In December I wrote about the DARPA Robotics Challenge (DRC) and its relevance to ITGS, and gave some ideas for using it in classroom activities. The challenge was held over two days and involved 15 robots completing a series of difficult tasks likely to be faced in rescue situations such as collapsed buildings or nuclear disasters. You can read more about the challenges in my previous post.
The two day trials were very interesting and many of the robots, all humanoids, did extremely well. Even basic tasks such as standing freely, walking, and balancing have traditionally been difficult for robots, but these entries managed to (generally) master these tasks and take technology to a new level, clambering over rubble, climbing ladders in various events, and even driving a vehicle.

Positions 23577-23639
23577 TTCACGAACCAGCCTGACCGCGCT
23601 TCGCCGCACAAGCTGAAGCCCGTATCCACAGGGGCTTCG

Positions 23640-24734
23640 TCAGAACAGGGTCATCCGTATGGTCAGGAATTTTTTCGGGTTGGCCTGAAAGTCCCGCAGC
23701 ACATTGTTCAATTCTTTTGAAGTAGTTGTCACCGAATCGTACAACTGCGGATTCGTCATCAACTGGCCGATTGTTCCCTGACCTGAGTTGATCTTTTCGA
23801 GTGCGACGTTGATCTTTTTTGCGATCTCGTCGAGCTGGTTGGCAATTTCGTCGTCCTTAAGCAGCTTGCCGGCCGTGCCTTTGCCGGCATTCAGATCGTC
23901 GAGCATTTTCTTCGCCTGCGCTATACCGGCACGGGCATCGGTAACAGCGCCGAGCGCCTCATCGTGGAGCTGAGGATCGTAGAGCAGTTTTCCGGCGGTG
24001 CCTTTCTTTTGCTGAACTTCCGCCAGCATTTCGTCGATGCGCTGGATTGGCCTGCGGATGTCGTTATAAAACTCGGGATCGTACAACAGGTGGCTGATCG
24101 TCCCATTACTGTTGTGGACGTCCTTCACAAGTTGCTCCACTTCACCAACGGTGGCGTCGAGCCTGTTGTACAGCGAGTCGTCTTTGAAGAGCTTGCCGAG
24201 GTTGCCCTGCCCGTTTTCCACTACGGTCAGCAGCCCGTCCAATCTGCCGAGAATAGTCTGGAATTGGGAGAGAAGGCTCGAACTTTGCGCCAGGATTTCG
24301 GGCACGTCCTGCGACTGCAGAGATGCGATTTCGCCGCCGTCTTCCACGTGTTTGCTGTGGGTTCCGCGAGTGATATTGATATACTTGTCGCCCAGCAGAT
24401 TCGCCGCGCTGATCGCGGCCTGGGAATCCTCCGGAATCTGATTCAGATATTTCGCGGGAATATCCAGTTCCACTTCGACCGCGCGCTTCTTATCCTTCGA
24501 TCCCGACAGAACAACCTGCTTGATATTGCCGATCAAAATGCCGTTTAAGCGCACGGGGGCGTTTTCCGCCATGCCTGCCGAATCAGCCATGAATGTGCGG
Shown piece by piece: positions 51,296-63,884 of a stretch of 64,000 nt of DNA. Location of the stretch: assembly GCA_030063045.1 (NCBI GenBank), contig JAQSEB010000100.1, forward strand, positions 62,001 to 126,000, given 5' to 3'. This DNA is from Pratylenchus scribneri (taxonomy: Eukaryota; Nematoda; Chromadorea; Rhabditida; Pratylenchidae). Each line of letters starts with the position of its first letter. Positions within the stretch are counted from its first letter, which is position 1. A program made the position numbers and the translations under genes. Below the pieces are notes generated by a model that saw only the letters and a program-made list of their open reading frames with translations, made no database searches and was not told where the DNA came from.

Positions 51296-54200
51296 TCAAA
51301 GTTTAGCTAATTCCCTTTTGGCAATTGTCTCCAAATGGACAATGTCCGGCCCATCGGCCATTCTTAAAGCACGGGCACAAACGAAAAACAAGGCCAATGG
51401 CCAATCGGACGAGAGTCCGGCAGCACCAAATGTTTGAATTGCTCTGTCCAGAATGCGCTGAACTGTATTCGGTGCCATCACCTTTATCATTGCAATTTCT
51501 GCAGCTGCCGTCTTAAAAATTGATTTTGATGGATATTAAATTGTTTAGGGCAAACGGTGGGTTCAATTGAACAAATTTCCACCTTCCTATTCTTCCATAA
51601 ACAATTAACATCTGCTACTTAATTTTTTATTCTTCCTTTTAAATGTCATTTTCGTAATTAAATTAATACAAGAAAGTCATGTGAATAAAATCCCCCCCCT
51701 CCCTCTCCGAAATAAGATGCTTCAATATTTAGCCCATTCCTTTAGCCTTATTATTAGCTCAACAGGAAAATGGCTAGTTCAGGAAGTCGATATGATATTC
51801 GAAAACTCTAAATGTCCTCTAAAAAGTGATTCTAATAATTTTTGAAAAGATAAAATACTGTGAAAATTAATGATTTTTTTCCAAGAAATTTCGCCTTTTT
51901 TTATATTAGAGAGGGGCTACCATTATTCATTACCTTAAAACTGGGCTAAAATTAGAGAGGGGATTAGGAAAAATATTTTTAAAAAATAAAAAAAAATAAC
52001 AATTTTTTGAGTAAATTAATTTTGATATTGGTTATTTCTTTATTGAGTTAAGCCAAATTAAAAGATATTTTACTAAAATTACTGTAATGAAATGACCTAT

|The debris removal challenge (Source: DARPA)|
There is a lot of material and coverage available of the events online – below are some of the best examples and sources. If students completed the activities in my previous post and thought about the challenges and possible technical solutions, these videos should help them evaluate how right or wrong they were. I won’t spoil the results right now (see the bottom of this post for the eventual winner, if you don’t already know).
First up, DARPA have excellent 2-3 minute wrap-up videos summarizing each of the two days of trials:
Finally, if you (still) don’t know the results of the DRC, stop reading now: the winner is covered by this BBC article and this IEEE Spectrum article (which contains a detailed breakdown of the points each robot earned), while this article from MIT Technology Review has a good write-up of the event with photographs.The DARPA Robotics Challenge, combined with the previous DARPA Grand Challenges, make great examples for teaching ITGS students about the difficulties and the potential of robotics in the real world.